Gina Smith always dreamed of competing for Canada in dressage, even as a young Pony Clubber growing up in Saskatoon, Saskatchewan. She got her first taste of world-class competition as a groom for Cindy Ishoy at the 1982 World Championships in Switzerland and was hooked. The 1988 Olympics was just the beginning of a successful international career, one which continues today as Gina competes and trains from her home base in Brockville, Ontario.
“There are so many good memories, but I guess my favourite one would be the moment we heard that we had the bronze medal,” Gina recounted. “It was a two-day team competition and I was the first to go on our team, so I had to wait two days for the result. It wasn’t until the very last horse went on the last day that we knew and we didn’t want to jinx anything by preparing our horses for the ceremony.
“I was sitting in the tack room with Kenneth Hodges, Ashley’s groom, and when we heard the result the stable jumped to life with grooms from all disciplines to prepare the horses, braid and tack up, since we had to be at the ceremony in about twenty minutes. Stepping onto the podium as a team was a fantastic feeling. We were all so proud!
“It was a great validation of all of our hard work and persistence as individuals and as a team. The recognition we received as a sport as well as individuals was something that certainly helped shape our careers. There are not very many [equestrian] Olympic medals in Canada and this is the only Olympic dressage medal, so it is very special.”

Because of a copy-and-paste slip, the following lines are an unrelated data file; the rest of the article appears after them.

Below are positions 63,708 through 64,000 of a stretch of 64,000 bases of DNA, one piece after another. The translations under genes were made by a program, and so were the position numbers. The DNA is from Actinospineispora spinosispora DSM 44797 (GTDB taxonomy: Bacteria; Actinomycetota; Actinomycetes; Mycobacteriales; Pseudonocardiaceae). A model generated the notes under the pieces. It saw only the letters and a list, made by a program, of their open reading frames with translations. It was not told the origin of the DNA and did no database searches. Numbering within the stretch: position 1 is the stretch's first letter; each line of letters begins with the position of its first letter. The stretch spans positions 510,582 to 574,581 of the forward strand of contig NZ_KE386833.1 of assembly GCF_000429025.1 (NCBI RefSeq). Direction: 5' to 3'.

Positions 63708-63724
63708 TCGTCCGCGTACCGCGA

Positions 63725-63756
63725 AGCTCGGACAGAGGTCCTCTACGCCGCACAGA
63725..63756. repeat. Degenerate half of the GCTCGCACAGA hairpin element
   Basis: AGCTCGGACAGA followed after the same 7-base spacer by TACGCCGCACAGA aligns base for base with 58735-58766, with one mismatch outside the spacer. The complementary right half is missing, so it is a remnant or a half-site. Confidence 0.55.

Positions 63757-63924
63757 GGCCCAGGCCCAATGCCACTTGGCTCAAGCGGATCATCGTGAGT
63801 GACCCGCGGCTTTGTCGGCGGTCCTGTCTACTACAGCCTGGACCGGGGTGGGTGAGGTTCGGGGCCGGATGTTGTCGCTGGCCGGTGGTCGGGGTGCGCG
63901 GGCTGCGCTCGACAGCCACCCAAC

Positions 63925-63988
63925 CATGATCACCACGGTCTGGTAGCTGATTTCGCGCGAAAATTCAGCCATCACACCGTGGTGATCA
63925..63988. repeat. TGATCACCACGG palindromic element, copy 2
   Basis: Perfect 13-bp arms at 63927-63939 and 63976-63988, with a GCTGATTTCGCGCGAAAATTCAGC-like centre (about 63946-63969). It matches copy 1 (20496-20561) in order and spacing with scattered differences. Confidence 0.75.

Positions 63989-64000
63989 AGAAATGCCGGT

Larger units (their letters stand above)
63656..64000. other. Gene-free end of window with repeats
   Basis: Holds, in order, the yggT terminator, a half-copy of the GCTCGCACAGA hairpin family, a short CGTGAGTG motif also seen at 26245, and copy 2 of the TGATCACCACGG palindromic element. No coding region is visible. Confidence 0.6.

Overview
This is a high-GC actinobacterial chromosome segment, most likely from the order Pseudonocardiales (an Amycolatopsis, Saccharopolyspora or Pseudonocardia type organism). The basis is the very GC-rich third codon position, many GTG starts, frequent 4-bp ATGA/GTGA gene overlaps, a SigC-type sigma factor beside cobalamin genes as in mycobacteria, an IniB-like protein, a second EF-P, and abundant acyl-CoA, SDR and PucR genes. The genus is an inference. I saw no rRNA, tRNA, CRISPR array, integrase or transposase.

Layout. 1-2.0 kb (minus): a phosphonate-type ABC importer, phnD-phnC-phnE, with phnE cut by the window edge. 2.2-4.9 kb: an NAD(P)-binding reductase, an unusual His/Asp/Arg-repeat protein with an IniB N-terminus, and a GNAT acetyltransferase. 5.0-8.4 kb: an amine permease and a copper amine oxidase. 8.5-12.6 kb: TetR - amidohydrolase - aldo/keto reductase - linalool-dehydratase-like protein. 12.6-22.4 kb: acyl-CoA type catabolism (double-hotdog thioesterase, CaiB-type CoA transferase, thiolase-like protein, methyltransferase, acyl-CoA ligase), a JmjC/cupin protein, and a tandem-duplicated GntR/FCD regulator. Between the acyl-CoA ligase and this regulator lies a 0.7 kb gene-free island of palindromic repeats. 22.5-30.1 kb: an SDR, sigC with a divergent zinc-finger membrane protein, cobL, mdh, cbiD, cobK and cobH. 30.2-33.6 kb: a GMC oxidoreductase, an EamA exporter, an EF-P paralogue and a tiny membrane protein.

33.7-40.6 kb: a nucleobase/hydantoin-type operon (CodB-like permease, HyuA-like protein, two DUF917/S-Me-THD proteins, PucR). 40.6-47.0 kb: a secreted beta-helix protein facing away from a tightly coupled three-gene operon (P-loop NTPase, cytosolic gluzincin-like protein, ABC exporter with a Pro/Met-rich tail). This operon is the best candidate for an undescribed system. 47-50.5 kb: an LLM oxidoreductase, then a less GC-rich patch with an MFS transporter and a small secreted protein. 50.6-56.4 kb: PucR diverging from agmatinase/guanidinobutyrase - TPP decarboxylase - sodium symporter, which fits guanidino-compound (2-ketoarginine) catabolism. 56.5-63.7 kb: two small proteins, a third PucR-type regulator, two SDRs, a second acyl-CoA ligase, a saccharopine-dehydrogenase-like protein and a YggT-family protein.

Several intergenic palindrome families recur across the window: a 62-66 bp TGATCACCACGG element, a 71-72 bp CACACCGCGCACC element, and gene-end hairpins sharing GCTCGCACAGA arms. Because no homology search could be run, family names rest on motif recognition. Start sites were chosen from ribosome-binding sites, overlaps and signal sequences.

The daughter of German Olympic medallist Josef Neckermann, Eva-Maria (Evi) Pracht grew up competing in top German events and across Europe, winning national and international championships, occasionally even beating her father. When she moved to Canada, Evi and her husband, Hans, made it their mission to develop the little-known sport of dressage here. They hosted the 1986 World Championships at their facility in Cedar Valley, Ontario – the first time the championship had ever been held outside of Europe.
Today Evi is still often seen observing and coaching riders at top competitions in Canada and Florida. Most recently, she coached the victorious Canadian team and choreographed their winning quadrille at the 2018 Challenge of the Americas in Wellington, FL.
“I have so many wonderful memories of the 1988 Olympics,” remarked Evi. “We were such a nice team and the Korean people were so nice, so friendly to all of us. The most memorable moment was waiting to find out the results. We were all back in the stables waiting, waiting, waiting to see if the final French rider had beaten us. When we heard that we had done it, we had the bronze medal, the excitement was unbelievable. We all almost fainted with happiness!
“Those Olympics didn’t so much shape my future career as confirm that all our hard work to grow the sport in Canada had paid off. It definitely helped make dressage better-known, though, which helped generate more interest among riders and allowed the sport to grow even more.
“Three generations of my family have been Olympians so far: my father, then me, then my daughter Martina [1992 Olympics in Barcelona]. Now my granddaughter Sabrina is very much involved in horses and is a talented rider in the hunter/jumper disciplines. Perhaps she will be the fourth generation to ride at the Olympics. That would be wonderful.”